Eimi Yamada’s story, “When a Man Loves a Woman,” is not one that is about sex or love, but rather about a woman’s awakening of self. On the surface, the story is about a woman who meets a younger man on a trip to Florida. She is telling the story throughout, so the reader only gets her point of view. At first, the man, Willy, who approaches her and within an hour, says he loves her, repulses her. He is black with a diamond earring and she does think about the age difference when she thinks “ . . . but I was neither so young that I’d fall for this type of man nor so old that I’d want to take care of him” (Yamada 70). Yamada is referring to the stereotype of an older, lonely and wealthy woman who wants a younger man and a naïve woman who’d believe anything he says all in the same sentence. I have chosen sexuality and age is the two identities that are separate and that intersect for this paper, although gender plays a major role in how Willy treats the woman.

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The woman at the beginning of the story is frustrated because Willy won’t have sex with her. She says she yearns for him but he keeps remanding her to work on her painting and holds it over her head as a reward for sex. While she has made it clear from the above quote that she won’t fall for a man like this, he has taken on the role of a parent. At one point, he tells her “ . . . a woman who doesn’t understand what she is supposed to do is not my type” (Yamada 69). She acknowledges this is unchartered territory as she’s a find herself begging a younger man to make love to her and being refused.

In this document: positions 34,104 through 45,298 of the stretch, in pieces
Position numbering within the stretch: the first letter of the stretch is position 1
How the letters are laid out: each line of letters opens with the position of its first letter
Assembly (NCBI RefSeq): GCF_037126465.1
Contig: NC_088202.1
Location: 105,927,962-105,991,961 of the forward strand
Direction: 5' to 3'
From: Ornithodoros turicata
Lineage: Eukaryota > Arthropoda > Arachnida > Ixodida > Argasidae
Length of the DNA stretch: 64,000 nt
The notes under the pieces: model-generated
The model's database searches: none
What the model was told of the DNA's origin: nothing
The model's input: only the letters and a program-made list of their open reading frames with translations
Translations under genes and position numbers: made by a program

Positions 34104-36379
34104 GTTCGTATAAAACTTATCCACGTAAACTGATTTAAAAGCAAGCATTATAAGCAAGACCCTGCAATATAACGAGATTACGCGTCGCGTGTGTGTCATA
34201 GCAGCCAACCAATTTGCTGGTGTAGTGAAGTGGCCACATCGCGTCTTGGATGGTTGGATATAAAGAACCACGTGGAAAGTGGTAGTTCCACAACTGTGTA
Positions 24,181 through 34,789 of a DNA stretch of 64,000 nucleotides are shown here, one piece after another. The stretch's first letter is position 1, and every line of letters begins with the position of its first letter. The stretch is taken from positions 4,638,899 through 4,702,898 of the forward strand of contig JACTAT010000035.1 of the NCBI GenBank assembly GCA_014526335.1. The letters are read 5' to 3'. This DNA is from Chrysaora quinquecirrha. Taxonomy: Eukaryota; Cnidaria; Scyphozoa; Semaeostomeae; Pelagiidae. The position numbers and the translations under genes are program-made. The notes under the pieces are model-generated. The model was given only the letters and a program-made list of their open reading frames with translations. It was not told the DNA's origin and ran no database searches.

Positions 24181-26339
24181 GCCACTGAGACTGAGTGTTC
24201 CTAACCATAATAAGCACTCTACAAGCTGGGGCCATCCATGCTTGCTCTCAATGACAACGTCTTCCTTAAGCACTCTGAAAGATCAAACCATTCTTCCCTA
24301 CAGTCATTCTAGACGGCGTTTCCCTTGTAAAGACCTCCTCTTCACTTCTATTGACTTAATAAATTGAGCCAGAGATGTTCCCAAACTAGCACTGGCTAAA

My interpretation of this first awakening is that she finds herself in a new situation and has to figure out what it means. Why has this man she barely knows traveled from Florida to New York to give her a Christmas card? Yamada uses this story line as a guise for what is really starting to happen: the woman is beginning to discover new things about herself through her sexuality.

Willy treats her like a child and that is how age comes into play in the story. He cooks breakfast for her and even puts ketchup on her potatoes, as if she can’t do it herself. He tells her what to do without regard for the fact that she’s an accomplished woman. He tells her to break of her relationship with Mike so she can concentrate on her work. Willy’s very presence in New York brings out her insecurities as an artist. At one point Willy says to her, “You can’t paint. Is that right?” (Yamada 75). This is like a parent trying reverse psychology on a child by telling her the opposite of something to accomplish what they really want.

I interpreted the character of Willy as the woman’s awakening of who she really is through the guise of her sexual desires. Willy questions her ability to paint and holds sex over her head, yet she continues to go back to the canvas as though it’s a challenge. Her boyfriend Mike also challenges Willy yet the woman does nothing to stop this and instead, sees her relationship with Mike for what it is. Willy brought this about. Willy tells her throughout that he loves her, but he’s just the messenger who is there to help her discover herself. When he leaves, the painting is done. If Willy hadn’t visited, she’d still doubt herself, her talent, her sexuality and her relationship with Mike.

    References
  • Yamada, Eimi. “When a Man Loves a Woman,” Unmapped Territories: New Women’s Fiction from Japan, 1991, pp. 69-83. Accessed 3 Dec. 2017.